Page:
A while back, I mentioned the primary lesson I learned while attending “The Actors’ Workshop”, which I later applied – when I remembered to – to my writing.
The lesson involved the actor’s pre-determination of their character’s “intention.” Before you begin, if you first identify your character’s – or characters’ if you are writing or playing numerous parts – intention, articulated in a single, declarative sentence, you are productively off to the races – completing the horseracing analogy – right from the starting gate.
It turns out there is another equally important lesson, which I was reminded of when I saw Brooklyn, which I enjoyed primarily for its writing. (Although less so for its directing, which seemed disservicingly sanitized.)
The screenplay for Brooklyn, based on a novel by Colin Toibin, was written by novelist Nick Hornby (High Fidelity and About A Boy, to name just two, both of them made into enjoyable movies.)
The lesson I was reminded of watching Brooklyn – and I do not recall for certain where I originally learned it – was…
This directive seems obvious in acting since, at the very least, unless it’s a Howard Hawks movie, the actor has to listen for the other actor to stop talking before they begin talking. Otherwise, the audience will be unable to understand what either of them is saying.
But listening, for actors, means more than just waiting for your their to speak. It involves listening, to interpret the words they are hearing’s underlying intent. It helps a lot if the script’s dialogue, rather than saying it all, leaves actors something to interpret.
And in Brooklyn, it does.
I appreciated novelist Hornby’s relatable dialogue, which is guileless and direct – The New Boyfriend: “I wanna ask you somethin’, and you’re gonna say, ‘Oh, it’s too soon’…” – its simplicity requiring the listener – the actor and, parenthetically, the audience – to infer the current of emotion underneath.
Chronicling, as movies rarely bother to, the torturous immigrant experience – “When do I start to feel I’m from here and no longer from there?” – That’s not a line from the movie, whose writing is considerably more artful, it’s just me, summarizing in quotes – Brooklyn’s story centers on a young Irish immigrant to the United States having to choose where she will ultimately wind up, after a man in each country wants her to stay.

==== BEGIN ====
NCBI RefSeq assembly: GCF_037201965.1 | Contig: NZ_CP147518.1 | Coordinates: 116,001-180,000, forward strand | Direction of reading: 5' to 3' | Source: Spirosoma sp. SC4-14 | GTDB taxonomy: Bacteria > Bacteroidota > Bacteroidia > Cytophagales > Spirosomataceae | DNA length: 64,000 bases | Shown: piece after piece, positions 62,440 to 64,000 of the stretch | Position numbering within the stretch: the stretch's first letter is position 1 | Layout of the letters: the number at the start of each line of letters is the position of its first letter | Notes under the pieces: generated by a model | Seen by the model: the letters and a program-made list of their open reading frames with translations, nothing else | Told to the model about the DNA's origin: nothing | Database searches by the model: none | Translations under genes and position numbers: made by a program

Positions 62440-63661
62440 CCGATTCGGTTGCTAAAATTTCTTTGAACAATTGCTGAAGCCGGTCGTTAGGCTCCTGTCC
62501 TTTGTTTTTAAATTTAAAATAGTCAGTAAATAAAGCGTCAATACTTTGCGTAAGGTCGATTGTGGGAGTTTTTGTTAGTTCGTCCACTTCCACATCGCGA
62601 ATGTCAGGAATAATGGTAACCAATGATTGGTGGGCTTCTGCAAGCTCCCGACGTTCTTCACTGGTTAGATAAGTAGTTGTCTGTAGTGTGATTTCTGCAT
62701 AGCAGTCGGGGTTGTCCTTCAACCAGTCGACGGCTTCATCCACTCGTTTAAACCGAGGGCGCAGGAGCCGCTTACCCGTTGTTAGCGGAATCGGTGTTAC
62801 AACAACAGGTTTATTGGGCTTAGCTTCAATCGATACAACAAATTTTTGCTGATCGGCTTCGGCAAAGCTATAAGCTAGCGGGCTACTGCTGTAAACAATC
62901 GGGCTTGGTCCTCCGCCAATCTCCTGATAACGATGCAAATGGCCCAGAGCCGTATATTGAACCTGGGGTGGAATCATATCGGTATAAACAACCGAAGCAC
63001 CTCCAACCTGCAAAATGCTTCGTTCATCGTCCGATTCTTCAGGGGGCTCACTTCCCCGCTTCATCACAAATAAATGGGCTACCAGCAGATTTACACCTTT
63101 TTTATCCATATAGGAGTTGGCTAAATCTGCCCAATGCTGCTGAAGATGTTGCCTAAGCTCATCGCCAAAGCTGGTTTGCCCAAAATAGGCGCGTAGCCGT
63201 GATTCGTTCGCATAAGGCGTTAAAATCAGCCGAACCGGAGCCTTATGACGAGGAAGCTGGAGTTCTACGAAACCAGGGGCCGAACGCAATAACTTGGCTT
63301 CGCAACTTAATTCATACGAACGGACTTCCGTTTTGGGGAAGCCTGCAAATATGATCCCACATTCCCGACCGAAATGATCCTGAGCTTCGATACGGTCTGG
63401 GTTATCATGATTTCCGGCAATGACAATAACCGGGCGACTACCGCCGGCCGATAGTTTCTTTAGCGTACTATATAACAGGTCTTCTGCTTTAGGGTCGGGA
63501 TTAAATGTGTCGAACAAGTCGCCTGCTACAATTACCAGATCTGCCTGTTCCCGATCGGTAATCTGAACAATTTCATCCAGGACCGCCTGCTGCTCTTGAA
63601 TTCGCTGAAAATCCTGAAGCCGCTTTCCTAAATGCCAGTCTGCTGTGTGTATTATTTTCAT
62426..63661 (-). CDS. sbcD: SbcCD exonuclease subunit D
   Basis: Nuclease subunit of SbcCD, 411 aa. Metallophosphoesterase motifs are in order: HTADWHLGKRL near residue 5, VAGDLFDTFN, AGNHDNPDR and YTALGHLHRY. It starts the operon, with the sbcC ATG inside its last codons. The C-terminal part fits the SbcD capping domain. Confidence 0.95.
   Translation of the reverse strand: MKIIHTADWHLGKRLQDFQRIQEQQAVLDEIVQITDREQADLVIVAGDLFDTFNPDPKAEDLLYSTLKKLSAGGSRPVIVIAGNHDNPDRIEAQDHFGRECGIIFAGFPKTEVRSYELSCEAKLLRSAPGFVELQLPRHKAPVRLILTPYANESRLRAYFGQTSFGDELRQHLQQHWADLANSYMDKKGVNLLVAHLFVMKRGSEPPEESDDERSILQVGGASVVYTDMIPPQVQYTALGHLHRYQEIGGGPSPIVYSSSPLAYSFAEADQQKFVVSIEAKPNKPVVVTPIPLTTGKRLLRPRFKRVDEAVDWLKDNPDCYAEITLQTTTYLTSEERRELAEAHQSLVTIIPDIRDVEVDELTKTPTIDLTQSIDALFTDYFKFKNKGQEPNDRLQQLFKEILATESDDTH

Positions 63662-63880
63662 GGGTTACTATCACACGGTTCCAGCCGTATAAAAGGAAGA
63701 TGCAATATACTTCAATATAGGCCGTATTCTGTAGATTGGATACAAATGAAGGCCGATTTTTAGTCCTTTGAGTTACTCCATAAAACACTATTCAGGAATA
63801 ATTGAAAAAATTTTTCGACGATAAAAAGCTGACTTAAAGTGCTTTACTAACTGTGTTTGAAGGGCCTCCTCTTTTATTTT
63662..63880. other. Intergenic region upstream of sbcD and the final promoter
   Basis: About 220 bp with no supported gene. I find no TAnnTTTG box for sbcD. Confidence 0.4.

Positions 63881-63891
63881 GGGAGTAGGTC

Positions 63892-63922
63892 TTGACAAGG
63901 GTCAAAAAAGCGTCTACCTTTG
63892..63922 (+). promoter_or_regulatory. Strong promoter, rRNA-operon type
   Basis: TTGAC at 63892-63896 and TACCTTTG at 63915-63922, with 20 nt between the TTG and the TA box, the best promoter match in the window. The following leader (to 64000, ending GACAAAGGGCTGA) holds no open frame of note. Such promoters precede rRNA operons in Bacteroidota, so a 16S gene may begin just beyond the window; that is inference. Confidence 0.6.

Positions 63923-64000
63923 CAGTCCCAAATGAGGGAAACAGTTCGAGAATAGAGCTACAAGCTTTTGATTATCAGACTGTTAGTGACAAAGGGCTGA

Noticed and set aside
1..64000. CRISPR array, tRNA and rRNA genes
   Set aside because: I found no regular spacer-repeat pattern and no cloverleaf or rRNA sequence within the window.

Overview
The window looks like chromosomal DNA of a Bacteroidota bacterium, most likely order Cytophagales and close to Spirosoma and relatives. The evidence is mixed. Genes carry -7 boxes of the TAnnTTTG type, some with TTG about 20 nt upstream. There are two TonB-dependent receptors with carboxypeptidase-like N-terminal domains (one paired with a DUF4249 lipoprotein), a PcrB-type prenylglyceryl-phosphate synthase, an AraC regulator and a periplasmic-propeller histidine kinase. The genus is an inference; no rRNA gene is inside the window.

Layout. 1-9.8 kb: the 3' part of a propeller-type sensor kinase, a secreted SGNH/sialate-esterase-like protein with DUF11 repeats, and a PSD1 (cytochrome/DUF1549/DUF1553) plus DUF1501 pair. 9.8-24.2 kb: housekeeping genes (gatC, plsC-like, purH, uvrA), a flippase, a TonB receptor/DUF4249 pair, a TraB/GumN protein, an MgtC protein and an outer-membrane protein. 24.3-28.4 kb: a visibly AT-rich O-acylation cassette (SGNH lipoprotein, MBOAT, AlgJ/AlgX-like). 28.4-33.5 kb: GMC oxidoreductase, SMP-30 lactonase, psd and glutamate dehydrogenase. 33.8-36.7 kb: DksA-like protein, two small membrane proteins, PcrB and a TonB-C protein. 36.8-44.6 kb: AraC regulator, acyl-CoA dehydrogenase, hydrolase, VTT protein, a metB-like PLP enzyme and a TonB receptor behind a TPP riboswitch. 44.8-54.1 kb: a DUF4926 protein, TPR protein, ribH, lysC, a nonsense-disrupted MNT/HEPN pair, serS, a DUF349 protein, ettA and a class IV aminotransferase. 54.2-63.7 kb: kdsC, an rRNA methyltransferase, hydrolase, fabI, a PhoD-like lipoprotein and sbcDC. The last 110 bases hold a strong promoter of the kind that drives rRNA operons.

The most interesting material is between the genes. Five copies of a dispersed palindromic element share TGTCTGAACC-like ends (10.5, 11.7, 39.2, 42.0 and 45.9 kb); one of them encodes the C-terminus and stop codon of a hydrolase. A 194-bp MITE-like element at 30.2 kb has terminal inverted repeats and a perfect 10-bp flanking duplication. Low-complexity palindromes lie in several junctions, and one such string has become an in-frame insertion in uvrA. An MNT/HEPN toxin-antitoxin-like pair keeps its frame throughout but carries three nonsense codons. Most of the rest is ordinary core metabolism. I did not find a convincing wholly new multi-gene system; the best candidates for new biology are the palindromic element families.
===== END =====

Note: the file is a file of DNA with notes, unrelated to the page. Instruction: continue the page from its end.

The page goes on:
This is hardly a Sophie’s Choice type of dilemma, as her alternatives appear to be having a wonderful life in one place or having a wonderful life in another. Opening the movie to charges of questionable significance.
Despite elements of “Who cares?” soap opera and a stylistic glossiness, however, for me, Brooklyn is joyfully redeemed by the writing, which is smart, rarely predictable, and never less than identifiably human.
When “Eilis”, touchingly played by Saoirse Ronan – Boy, the vowels like to huddle together in Irish names – is required to return home due to a family emergency, her American boyfriend, fearing she might never come back, asks her to marry him. Reacting to his anxiety, Eilis’s wisely modulated response is, “Would a promise not be enough?”
I appreciated that exchange. I felt I was watching people, struggling for an answer.
There are also touching moments of innocence in Brooklyn, “innocence” not to be synonymized with “stupid.”
In preparation for dinner with her Italian boyfriend’s family, Eilis undergoes “spaghetti-eating” training, courtesy of her boardinghouse companions. When she excels in her “spaghetti twirling” at the dinner, she explains, “I took lessons.” To which an Italian family member jokingly replies, “They teach that in school? Maybe Dad could work there.”
Later, during a beach outing at Coney Island, Eilis is embarrassed, being unaware that she was expected to have put her bathing suit on under her clothes. Back home in Ireland, during a paralleling beach outing, when Eilis peels off her clothes to reveal a bathing suit underneath, her startled Irish best girlfriend inquires, “Where did you learn that?” And when she is told, “In America”, she wants to know, “How long have they been doing it?”
In little observed moments, both in the action and the conversational exchanges, Brooklyn displays a technique most contemporary screenwriters have unfortunately abandoned.
And that’s why I liked it.